Recently the incidence of meningococcal serogroup Y (MenY) and in particular serogroup W (MenW) invasive disease has risen in several European countries, including the Netherlands. Adolescents are a target group for primary prevention through vaccination to protect against disease and reduce carriage and induce herd protection in the population. The present study assessed MenA, MenW and MenY antibody levels in adolescents up to one year following primary vaccination with quadrivalent MenACWY-PS conjugated to tetanus toxoid (MenACWY-TT).
    • Advanced Toxicological Risk Assessment by Implementation of Ontologies Operationalized in Computational Models

      Staal, Yvonne C.M.; Pennings, Jeroen L.A.; Hessel, Ellen V.S.; Piersma, Aldert H.; Center for Health Protection, National Institute for Public Health and the Environment (RIVM), Bilthoven, The Netherlands.; Center for Health Protection, National Institute for Public Health and the Environment (RIVM), Bilthoven, The Netherlands.; Center for Health Protection, National Institute for Public Health and the Environment (RIVM), Bilthoven, The Netherlands.; Center for Health Protection, National Institute for Public Health and the Environment (RIVM), Bilthoven, The Netherlands. (2017-12)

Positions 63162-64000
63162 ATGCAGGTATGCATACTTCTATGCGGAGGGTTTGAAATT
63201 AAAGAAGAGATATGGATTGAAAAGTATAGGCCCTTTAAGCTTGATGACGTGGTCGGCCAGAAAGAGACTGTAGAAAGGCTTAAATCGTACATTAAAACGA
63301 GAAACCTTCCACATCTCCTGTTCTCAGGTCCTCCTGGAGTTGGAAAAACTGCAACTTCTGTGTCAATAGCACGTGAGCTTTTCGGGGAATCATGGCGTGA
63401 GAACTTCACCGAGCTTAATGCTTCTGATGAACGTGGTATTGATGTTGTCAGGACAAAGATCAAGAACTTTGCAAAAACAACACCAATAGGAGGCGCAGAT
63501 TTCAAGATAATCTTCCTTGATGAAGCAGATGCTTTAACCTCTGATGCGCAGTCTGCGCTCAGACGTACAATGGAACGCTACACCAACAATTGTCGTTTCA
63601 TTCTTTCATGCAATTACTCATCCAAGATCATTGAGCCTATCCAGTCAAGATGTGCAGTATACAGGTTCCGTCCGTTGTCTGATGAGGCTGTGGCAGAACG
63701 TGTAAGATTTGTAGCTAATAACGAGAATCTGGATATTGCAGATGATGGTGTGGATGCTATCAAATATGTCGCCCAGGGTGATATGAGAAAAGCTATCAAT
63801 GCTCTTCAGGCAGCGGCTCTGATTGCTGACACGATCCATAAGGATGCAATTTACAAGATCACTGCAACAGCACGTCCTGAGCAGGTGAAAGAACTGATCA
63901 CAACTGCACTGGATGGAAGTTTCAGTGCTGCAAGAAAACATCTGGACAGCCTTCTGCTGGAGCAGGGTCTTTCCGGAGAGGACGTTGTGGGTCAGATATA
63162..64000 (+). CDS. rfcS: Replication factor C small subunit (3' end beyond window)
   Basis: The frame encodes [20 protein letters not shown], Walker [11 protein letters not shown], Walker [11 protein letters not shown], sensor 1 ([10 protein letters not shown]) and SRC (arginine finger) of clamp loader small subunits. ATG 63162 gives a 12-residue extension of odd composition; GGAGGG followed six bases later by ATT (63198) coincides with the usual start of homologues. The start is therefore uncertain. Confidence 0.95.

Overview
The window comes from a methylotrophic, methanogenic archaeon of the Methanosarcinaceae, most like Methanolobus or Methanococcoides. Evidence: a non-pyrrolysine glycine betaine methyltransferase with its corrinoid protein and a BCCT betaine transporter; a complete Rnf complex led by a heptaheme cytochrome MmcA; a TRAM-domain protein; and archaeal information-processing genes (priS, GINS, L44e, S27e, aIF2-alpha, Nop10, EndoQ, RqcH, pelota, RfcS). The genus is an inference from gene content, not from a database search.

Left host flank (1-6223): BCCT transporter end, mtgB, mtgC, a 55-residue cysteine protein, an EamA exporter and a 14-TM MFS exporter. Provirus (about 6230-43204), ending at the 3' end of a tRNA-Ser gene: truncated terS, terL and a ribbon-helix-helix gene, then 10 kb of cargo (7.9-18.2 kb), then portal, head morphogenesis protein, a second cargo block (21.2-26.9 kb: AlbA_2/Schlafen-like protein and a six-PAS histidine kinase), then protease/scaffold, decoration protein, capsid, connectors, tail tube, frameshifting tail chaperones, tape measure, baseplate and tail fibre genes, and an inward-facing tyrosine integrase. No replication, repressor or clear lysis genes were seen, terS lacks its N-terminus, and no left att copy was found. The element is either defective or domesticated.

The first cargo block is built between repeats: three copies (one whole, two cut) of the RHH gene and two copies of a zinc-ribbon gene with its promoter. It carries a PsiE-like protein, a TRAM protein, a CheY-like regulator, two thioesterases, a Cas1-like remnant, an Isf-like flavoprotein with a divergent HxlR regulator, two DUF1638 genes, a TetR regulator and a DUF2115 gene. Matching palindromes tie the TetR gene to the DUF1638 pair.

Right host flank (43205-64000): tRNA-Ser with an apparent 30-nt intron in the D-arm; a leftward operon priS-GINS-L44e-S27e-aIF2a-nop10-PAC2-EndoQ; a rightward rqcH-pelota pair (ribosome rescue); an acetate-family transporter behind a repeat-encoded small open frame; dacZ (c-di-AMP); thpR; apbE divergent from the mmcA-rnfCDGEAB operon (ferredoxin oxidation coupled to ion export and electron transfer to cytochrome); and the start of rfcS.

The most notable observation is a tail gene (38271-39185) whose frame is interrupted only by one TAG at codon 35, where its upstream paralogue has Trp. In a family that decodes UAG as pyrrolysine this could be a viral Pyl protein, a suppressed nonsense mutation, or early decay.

• Advancing food, nutrition, and health research in Europe by connecting and building research infrastructures in a DISH-RI: Results of the EuroDISH project

      Snoek, Harriëtte M.; Eijssen, Lars M.T.; Geurts, Marjolein; Vors, Cecile; Brown, Kerry A.; Bogaardt, Marc-Jeroen; Dhonukshe-Rutten, Rosalie A.M.; Evelo, Chris T.; Fezeu, Leopold K.; Finglas, Paul M.; Laville, Martine; Ocké, Marga; Perozzi, Giuditta; Poppe, Krijn; Slimani, Nadia; Tetens, Inge; Timotijevic, Lada; Zimmermann, Karin; van ’t Veer, Pieter (2018-03)
    • Adverse effects of levamisole in cocaine users: a review and risk assessment.

      Brunt, Tibor Markus; van den Berg, Jorrit; Pennings, Ed; Venhuis, Bastiaan (2017-06)